Net neutrality is back in the news with the FCC addressing how it may impact businesses and consumers. John Oliver recently dedicated a segment on his HBO show that went viral on YouTube. In it, he urged the American public to voice their concerns on the FCC website, which ended up crashing under such heavy volume. There are a lot of factors at play with the information superhighway, and it has never been easy to regulate. In today's Daily Brown Bag, we wanted to break down what net neutrality is and what the recent rulings have covered.

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Hello and welcome to the Daily Brown Bag. Today, we're going to be talking about the recent net neutrality ruling by the FCC. I'm Chad Hill and I'm joined by Adam Stetzer.

Hey, good afternoon Chad. Net neutrality is a pretty hot topic. A lot of people have been watching this very closely and as expected, the FCC put out some statements and rulings on the open internet that people are digesting in the news. And the rules call for, on what they've published, equal treatment for all legal content traffic. So that's sort of in the headline, but as people have digested, Chad, what's really going on, it doesn't sound as decisive as we might hope because they didn't really ban the ability for providers, for access to the internet to offer pay for faster access which has been at the heart of this debate, the so-called pay for fast lanes to get your content through quicker.

So there are many still concerned that this leaves the door open for inequality on the internet, further division between the big corporations that have a lot of money to pay for fast lanes, and those who do not. And protesters are calling for regulation of the internet more as a common courier, Chad, which would treat it more like a utility. And the interesting history here is that until 2002, internet lines were regulated as if they were a utility under Title Two of the Communications Act which treated it much like the telephone networks. And that all changed in 2002 under Bush when the internet lines were deregulated. The East were given a lot more freedom to do what they want, which brings us to today's news.

It really does and I think one of the things that is in this is that, you know, there is a flip side too, Adam. There's people concerned about the lack or what would happen if these fast lanes existed, but there's also people who are worried that stricter regulation will discourage investment in bringing broadband to more people. So one of the things that we key in on here is the fact that the FCC Chairman, Tom Wheeler, announced two things that are very important. These are two quotes from Wheeler. "I will not allow the national asset of an open internet to be compromised," and the second one is, "The prospect of a gatekeeper choosing winners and losers on the internet is unacceptable."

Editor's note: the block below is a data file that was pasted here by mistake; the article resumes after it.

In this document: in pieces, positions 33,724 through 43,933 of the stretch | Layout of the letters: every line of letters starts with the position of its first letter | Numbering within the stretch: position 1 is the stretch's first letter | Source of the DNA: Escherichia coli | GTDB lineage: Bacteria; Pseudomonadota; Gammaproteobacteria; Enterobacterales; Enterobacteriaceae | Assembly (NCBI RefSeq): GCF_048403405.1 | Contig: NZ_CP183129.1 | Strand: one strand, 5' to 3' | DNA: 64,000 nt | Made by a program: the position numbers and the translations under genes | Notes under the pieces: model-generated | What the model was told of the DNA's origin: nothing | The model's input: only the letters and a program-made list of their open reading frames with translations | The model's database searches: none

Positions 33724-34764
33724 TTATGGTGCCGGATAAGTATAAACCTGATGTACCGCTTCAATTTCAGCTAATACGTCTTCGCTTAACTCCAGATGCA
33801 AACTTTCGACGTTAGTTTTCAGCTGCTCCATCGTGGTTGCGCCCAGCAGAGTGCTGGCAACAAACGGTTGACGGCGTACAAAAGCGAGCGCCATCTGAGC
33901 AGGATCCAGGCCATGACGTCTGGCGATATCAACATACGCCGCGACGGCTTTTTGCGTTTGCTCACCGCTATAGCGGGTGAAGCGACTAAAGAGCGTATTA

So certainly, you hear in those quotes that he definitely, it seems, to at least say that this idea of the gatekeepers in the fast lane is not good. But as you mentioned Adam, the rules left the door open. So where we are going now is that we're going into some--the next four months, there will be open comments where they'll be gathering feedback from all the different sides and this is really a critically important thing for all of us who are involved in the internet either as consumers or as business operators for a couple reasons.

These changes will dictate how the internet works going forward and for consumers, it could mean things like higher costs in order to offset some of the increased fees. For example, if Netflix has to pay a fast lane charge, they may pass some of that charge onto us as consumers. And the other one, as a content provider, the big concern is that it will certainly favor the large companies who can pay these extra fees for faster access at the expense or at the detriment of smaller start-ups who are trying to be nimble and take advantage of how much the internet allowed people to very quickly enter and get massive distribution. So a definitely very interesting story here, Adam.

Yeah. We'll keep watching it. And as you really think about these points, Chad, it is quite fascinating. This idea that the big companies could control access, I think it's distasteful to a lot of folks and certainly understandable as you work through those points, but also as you think about experiences with utilities such as the gas company or the phone company particularly with 4D regulation, those are pretty nasty, bad experiences. So I think we can all see that competition has some advantages, too. So not an easy issue by any stretch. It will be very interesting to stay tuned to this one. That's our Brown Bag coverage of the net neutrality ruling that's coming out. I'm sure we'll be shooting more in the future. We appreciate you joining us today. We hope you'll leave us a comment and subscribe to our YouTube channel.